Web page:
The Americanization of the German Shepherd: Changing Needs, Changing Breeds

When you think of a police dog or military dog, the first thing that pops into your mind is most likely a German shepherd. German shepherds (also known as Alsatians) have become synonymous with canines in law enforcement, and for good reason. They are loyal, determined, hard-working, confident, and near-fearless dogs who are happiest when they have a job to do. Their innate need to protect their people, coupled with their strong senses of smell and vision and excellent endurance and athleticism make the German shepherd one of the most well-suited breeds for a career in law enforcement, military, or guard work.

In fact, everything about the German shepherd connotes a noble, trustworthy, incorruptible companion and protector. From the regal, chiseled head and muzzle to the broad shoulders and strongly-muscled legs, to the dignity of its posture, the German shepherd dog simply demands respect.

However, many of the traits that have always been considered the hallmarks of the breed are beginning to disappear as breeders try to produce new lines that would be better show dogs and pets than working dogs. The physicality, musculature, and skeletal structure of the dog has changed, with the angles of the face being more rounded, the frame being larger, and the back developing a severe slope, which has been linked to serious health problems. In addition, the working drive and determination is being bred out, to make them better family pets.

German shepherd: American line. Photo via Wikimedia Commons.American German shepherds are typically less alert and attentive, and less serious in nature; they are a more refined, gentler, softer breed that is generally not nearly as suited to police, military, and service work as its European counterpart. The fact is, as the dogs are cross-bred in an attempt to introduce these new characteristics, the dogs are becoming less and less themselves, so to speak.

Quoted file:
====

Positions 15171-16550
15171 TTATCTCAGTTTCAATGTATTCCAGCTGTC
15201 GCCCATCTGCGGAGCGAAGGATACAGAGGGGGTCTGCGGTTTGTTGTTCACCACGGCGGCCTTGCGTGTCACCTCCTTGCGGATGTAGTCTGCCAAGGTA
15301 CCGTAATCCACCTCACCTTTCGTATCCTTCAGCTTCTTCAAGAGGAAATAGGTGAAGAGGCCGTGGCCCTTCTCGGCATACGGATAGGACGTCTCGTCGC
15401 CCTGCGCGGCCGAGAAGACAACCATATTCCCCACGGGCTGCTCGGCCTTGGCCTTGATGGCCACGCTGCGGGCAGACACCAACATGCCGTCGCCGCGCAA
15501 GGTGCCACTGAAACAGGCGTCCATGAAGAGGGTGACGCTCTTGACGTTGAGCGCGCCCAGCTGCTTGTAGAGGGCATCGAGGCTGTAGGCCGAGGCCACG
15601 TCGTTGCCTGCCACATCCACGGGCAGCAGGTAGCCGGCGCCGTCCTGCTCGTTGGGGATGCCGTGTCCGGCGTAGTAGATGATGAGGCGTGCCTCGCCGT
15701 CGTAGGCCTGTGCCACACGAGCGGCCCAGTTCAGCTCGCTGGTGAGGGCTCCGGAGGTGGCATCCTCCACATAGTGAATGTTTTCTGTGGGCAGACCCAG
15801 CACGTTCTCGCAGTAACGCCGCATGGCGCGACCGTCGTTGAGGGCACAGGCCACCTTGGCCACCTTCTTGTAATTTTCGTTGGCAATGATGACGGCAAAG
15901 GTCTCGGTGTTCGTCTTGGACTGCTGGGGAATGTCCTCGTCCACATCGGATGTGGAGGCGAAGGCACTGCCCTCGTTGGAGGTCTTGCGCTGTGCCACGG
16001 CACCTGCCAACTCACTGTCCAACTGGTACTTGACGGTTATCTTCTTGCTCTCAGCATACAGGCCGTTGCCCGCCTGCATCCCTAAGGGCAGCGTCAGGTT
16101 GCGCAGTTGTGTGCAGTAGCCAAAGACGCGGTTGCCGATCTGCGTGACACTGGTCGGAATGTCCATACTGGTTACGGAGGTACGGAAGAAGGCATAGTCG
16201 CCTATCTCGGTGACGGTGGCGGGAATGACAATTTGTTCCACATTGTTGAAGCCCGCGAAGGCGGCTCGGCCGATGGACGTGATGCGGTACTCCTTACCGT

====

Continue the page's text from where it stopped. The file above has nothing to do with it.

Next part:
The concern with this is, if this American line continues unchecked and without standards, will the days of the German shepherd as America’s premier working dog be numbered? Hopefully not, as experts are beginning to look at the American line of shepherds and the European line as two distinct breeds, and hopefully official distinction and breed recognition is not too far off in coming. With breed recognition comes regulations, standards, and guidelines that must be followed to uphold the breed’s integrity and preserve its health and best interests. This may be the American German shepherd’s best hope for a bright, happy, healthy future.

Photo captions and credits:

Top: German shepherd, European line. Photo by Erika Steer via Flickr. Image is cropped.

Bottom: German shepherd, American line. Photo via Wikimedia Commons.

One Comment on “The Americanization of the German Shepherd: Changing Needs, Changing Breeds

  1. The physicality, musculature, and skeletal framework of the dog has modified, with the perspectives of the experience being more curved, the shape being bigger, and the back again creating a serious mountain, which has been connected to serious illnesses.

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